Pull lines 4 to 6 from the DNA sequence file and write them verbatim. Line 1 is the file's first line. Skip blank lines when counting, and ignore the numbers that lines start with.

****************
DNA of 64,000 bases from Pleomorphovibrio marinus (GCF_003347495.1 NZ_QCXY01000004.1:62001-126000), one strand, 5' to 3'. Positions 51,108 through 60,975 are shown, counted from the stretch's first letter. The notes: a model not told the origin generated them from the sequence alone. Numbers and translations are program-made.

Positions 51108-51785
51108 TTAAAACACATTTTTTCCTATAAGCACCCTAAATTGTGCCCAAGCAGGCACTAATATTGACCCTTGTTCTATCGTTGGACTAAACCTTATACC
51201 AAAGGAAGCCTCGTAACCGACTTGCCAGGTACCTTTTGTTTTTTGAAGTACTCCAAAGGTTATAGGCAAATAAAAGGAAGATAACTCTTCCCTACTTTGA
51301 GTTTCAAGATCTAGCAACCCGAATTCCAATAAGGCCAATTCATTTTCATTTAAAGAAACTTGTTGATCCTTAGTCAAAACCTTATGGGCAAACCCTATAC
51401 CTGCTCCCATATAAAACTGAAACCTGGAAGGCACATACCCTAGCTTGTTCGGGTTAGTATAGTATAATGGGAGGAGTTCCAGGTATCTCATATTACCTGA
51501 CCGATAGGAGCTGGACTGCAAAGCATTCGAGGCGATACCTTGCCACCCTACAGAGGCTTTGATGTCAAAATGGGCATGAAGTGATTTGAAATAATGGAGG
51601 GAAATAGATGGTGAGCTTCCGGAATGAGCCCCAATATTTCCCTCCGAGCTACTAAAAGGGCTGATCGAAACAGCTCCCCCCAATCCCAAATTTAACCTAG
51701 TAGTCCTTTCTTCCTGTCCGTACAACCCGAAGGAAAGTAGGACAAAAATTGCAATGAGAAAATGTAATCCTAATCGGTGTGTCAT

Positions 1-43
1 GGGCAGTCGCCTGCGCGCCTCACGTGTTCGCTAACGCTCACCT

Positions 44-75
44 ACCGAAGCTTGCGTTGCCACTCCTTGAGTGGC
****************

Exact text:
51201 AAAGGAAGCCTCGTAACCGACTTGCCAGGTACCTTTTGTTTTTTGAAGTACTCCAAAGGTTATAGGCAAATAAAAGGAAGATAACTCTTCCCTACTTTGA
51301 GTTTCAAGATCTAGCAACCCGAATTCCAATAAGGCCAATTCATTTTCATTTAAAGAAACTTGTTGATCCTTAGTCAAAACCTTATGGGCAAACCCTATAC
51401 CTGCTCCCATATAAAACTGAAACCTGGAAGGCACATACCCTAGCTTGTTCGGGTTAGTATAGTATAATGGGAGGAGTTCCAGGTATCTCATATTACCTGA